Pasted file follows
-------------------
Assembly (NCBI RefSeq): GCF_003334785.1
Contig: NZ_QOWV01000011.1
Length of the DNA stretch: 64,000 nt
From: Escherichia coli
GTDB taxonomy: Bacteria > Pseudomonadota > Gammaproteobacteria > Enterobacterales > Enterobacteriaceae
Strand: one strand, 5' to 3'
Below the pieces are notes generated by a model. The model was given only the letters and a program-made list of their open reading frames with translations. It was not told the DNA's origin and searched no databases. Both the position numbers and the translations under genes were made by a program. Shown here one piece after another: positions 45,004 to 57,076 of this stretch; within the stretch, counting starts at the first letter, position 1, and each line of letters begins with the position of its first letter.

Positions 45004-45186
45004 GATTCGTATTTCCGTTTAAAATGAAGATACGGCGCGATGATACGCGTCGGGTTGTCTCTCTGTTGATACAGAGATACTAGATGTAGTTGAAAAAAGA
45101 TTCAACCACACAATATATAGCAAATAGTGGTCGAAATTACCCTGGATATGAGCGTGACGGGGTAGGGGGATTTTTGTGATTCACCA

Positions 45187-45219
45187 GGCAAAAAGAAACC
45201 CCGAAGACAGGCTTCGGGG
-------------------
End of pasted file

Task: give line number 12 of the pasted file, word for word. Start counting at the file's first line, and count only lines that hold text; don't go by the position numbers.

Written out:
45187 GGCAAAAAGAAACC